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Authorities Testing Facial-Recognition Systems in Uyghur Dominated Xinjiang Region

2 min read
Uyghurs in the Xinjiang Uygur autonomous region of the People's Republic of China

Uyghurs in the Xinjiang Uygur autonomous region of the People's Republic of China. Image: Colegota.

Authorities in northwest China are testing facial-recognition systems that tip off police when residents of the Uyghur-dominated Xinjiang region venture more than 300 meters (1,000 feet) from designated “safe areas,” according to media reports.

The safe areas comprise individuals’ homes and workplaces, Bloomberg News reported last week, citing a person familiar with the project, who spoke on condition of anonymity because they did not have authorization to discuss it with the media.

State-run defense contractor China Electronics Technology Group is leading the Xinjiang alert project, which Bloomberg said is part of the Beijing-based company’s effort to develop software to collate data on jobs, hobbies, consumption habits, and other behavior of ordinary citizens to predict terrorist acts before they occur.

The project, which began testing early last year, is focused on southern Xinjiang—home to the majority of the region’s more than 11 million Muslim ethnic Uyghurs.

The alert project links security cameras to a database of individuals who have attracted the attention of authorities and tracks their movements within a particular area, Bloomberg’s source said, adding that police can then follow up by intercepting the individuals, visiting their homes, or questioning their families and friends.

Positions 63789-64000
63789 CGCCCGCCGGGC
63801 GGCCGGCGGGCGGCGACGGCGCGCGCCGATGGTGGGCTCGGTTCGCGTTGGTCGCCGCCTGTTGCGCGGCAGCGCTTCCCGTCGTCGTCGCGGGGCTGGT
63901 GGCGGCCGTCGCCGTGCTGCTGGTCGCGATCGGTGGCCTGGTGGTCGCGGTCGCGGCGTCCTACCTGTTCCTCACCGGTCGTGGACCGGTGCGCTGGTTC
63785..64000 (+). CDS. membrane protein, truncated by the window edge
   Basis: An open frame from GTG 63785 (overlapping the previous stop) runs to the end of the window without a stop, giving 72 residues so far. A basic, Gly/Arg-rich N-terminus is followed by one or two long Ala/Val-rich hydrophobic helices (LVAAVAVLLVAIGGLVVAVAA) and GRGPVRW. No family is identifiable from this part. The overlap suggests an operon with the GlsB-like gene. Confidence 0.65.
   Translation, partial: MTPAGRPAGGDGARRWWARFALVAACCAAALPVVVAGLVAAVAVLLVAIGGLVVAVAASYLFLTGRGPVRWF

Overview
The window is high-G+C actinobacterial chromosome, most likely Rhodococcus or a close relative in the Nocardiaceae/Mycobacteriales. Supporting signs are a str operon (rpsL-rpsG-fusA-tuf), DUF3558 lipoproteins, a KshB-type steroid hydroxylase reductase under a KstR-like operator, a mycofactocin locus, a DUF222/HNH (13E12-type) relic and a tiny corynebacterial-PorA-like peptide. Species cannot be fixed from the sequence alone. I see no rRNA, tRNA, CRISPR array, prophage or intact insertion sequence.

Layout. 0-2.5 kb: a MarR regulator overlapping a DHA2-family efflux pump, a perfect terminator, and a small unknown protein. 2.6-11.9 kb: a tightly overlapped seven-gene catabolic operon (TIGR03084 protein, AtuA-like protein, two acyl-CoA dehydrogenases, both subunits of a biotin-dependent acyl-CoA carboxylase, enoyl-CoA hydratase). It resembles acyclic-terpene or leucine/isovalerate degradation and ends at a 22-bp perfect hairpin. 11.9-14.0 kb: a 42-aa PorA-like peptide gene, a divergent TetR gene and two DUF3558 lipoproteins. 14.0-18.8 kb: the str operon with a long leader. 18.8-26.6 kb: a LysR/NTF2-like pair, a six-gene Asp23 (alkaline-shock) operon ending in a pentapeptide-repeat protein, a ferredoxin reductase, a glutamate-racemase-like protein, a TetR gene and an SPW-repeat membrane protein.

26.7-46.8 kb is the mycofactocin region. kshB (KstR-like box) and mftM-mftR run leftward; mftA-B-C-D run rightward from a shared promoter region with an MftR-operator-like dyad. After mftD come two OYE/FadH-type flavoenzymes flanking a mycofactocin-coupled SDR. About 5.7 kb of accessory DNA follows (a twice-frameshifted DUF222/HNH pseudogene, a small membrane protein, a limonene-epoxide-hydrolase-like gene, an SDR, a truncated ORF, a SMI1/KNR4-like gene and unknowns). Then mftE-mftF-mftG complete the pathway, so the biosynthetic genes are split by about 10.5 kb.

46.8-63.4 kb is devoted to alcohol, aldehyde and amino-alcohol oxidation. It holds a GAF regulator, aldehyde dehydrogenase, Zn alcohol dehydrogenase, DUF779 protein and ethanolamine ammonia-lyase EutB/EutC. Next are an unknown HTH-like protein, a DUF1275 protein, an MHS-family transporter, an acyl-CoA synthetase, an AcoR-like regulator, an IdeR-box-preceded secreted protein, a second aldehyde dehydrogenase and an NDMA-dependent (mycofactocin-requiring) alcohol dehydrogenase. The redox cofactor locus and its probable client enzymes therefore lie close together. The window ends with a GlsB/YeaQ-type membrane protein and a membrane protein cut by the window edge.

RFA’s Uyghur Service was not immediately able to confirm details of the new facial recognition program while attempting to contact relevant security officials.

Sophie Richardson, China director for the New York-based Human Rights Watch (HRW), called the project “a whole new level in the use of surveillance technology to restrict people’s behavior” and said it is important to watch how authorities in Xinjiang use the information they obtain through the project.

“Obviously it is enormously problematic that police can be tracking people’s movements without any clear indication of people having broken a law, but it’s not exactly clear what the police will do with this information,” she told RFA.

Full story:

Reported by Adile Ablet and Alim Seytoff for RFA’s Uyghur Service. Translated by RFA’s Uyghur Service. Written in English by Joshua Lipes.

Copyright © 1998-2018, RFA. Used with the permission of Radio Free Asia, 2025 M St. NW, Suite 300, Washington DC 20036.

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